Our lawyers have litigated many of Canada’s most high-profile Competition Act (Act) cases. These include the first abuse of dominance case to reach the Supreme Court of Canada, the only Federal Court of Appeal decision to address patents under the Act, the only (civil) price maintenance case, the first case considering the Act’s competitor collaboration provisions, the only appellate level case on the application of the Act’s cartel provisions to agreements between purchasers of goods or services, the only Competition Tribunal case to address the Regulated Conduct Doctrine, and numerous cases developing standards for cartel prosecutions and class action certification and defences in the cartel context.
Blakes lawyers are extensively involved in the increasingly important area of antitrust class actions. We have represented defendants in leading antitrust class actions, including the Supreme Court of Canada’s seminal Pro-Sys decision and, more recently, the court’s decision in Godfrey. Blakes lawyers have had leading roles in almost every significant competition class action in Canada, including with respect to credit cards, computer operating systems and applications, ODDs, beer, bread, air cargo, auto parts, capacitors, car carrier services, chemicals, chocolate, CRTs, DRAM memory chips, hydrogen peroxide, LCDs, lithium ion batteries, polyurethane foam, rubber and vitamins, such as the vitamins case that became the first major class action of its kind. Our lawyers have also been involved in every major cartel investigation in Canada and have secured immunity and leniency in relation to some of Canada's most high-profile cartel cases and follow-on private (class) actions.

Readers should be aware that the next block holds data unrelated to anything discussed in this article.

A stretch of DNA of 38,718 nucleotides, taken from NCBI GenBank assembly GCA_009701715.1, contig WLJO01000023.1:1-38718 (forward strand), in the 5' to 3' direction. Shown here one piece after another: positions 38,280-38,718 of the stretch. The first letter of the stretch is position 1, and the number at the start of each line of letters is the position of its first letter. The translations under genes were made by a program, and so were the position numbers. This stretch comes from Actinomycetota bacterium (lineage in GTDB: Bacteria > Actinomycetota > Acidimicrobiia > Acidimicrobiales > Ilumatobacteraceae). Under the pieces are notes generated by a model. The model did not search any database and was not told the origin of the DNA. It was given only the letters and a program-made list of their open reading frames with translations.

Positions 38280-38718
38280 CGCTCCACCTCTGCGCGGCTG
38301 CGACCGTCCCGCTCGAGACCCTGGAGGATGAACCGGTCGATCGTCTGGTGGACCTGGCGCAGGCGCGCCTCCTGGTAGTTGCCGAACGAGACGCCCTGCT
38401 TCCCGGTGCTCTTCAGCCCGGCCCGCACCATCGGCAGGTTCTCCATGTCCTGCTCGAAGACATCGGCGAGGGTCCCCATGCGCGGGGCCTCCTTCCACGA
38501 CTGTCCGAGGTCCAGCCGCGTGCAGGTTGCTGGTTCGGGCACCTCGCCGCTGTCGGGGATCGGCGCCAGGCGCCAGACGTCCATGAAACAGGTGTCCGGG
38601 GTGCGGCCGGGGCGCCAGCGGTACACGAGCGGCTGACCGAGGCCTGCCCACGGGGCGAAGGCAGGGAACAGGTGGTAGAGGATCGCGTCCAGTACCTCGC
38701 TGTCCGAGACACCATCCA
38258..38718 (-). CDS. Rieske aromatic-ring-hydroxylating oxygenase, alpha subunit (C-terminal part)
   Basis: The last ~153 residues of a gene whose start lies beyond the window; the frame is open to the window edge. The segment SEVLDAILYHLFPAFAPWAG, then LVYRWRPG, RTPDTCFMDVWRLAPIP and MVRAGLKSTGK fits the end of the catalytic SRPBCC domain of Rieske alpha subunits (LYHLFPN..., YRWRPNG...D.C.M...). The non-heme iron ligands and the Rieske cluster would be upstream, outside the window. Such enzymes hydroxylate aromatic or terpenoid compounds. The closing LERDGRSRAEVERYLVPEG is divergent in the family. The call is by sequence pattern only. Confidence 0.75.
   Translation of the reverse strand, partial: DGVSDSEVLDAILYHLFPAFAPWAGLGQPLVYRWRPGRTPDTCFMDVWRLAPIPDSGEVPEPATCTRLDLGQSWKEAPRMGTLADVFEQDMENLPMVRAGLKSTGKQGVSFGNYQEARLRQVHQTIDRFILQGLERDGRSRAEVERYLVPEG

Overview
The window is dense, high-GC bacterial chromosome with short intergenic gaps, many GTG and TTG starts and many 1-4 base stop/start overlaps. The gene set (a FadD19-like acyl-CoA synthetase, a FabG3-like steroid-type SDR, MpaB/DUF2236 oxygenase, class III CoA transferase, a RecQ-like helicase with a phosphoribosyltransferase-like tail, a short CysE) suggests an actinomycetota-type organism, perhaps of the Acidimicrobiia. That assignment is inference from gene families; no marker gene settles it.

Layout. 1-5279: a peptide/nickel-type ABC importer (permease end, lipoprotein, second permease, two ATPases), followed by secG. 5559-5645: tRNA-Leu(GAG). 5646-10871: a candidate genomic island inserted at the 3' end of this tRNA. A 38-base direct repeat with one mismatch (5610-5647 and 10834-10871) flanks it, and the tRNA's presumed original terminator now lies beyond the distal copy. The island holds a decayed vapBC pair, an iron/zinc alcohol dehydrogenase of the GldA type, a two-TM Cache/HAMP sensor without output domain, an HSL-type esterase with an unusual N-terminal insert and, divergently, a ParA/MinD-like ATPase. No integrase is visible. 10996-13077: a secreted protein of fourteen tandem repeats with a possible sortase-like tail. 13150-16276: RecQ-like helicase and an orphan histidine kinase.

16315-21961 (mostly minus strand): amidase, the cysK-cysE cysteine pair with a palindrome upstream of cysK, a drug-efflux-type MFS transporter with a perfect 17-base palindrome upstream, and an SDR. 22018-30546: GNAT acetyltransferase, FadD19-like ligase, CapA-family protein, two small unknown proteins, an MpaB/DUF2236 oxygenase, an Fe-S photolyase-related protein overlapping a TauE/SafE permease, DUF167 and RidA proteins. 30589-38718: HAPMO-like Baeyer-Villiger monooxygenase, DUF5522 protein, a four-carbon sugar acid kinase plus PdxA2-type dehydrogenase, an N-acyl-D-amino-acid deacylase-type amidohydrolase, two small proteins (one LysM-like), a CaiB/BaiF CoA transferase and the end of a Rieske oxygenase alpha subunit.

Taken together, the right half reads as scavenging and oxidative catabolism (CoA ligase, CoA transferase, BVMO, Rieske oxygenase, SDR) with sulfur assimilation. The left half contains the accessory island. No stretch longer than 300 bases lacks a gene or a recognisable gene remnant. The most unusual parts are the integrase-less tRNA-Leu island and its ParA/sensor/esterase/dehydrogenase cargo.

Blakes is also at the forefront of competition merger litigation. There are six merger cases that form the primary body of merger jurisprudence in Canada. Blakes has represented the parties in all five of the cases in which the parties were successful (Southam, CP Ships, Hillsdown, Superior Propane and Labatt). Most recently, Blakes represented United Continental Airlines (regarding its alliance agreements with Air Canada) and Office Depot, Inc. (regarding its merger with Staples, Inc.) before the Competition Tribunal. In addition, Blakes lawyers have acted as litigation counsel in some of the most vigorously contested “consent order” cases where there was concerted opposition by intervenors such as Chapters/Indigo, Interac and Imperial Oil.
As a leading competition law firm, we have represented numerous clients in connection with confidential abuse of dominance investigations or inquiries conducted by the Competition Bureau, some of which became public upon proceeding to litigation, such as e-books, Vancouver Airport Authority, Air Canada/CanJet, Tele-Direct and Nutrasweet. We acted as lead counsel in the Federal Court of Appeal and Supreme Court of Canada in Canada Pipe, the first of only two abuse of dominance cases to go to those courts, and the Supreme Court of Canada in the only other such abuse of dominance case, TREB. Blakes also acted for Visa Inc. in respect of a landmark Competition Tribunal case under the reviewable price maintenance provision of the Act. Blakes lawyers have also represented clients in refusal-to-deal cases that went to the Competition Tribunal, such as Fred Deeley and Wyeth.
We are at the forefront of deceptive marketing and advertising cases, including in litigated matters where we represented Bell Aliant in defence of a successful injunction relating to misleading advertising claims; The Yellow Pages Group, the complainant, in a landmark prosecution by the Commissioner against a company that was misrepresenting itself as Yellow Pages; and the Commissioner in his recent investigation of FlightHub/JustFly, resulting in the first temporary consent agreement under the Act.
Much of the Firm's work in the litigation area involves strategic advice to best position matters for success in the event of litigation. We also provide prudent advice concerning the structuring of business transactions and the conduct of business affairs to prevent problems before they lead to litigation.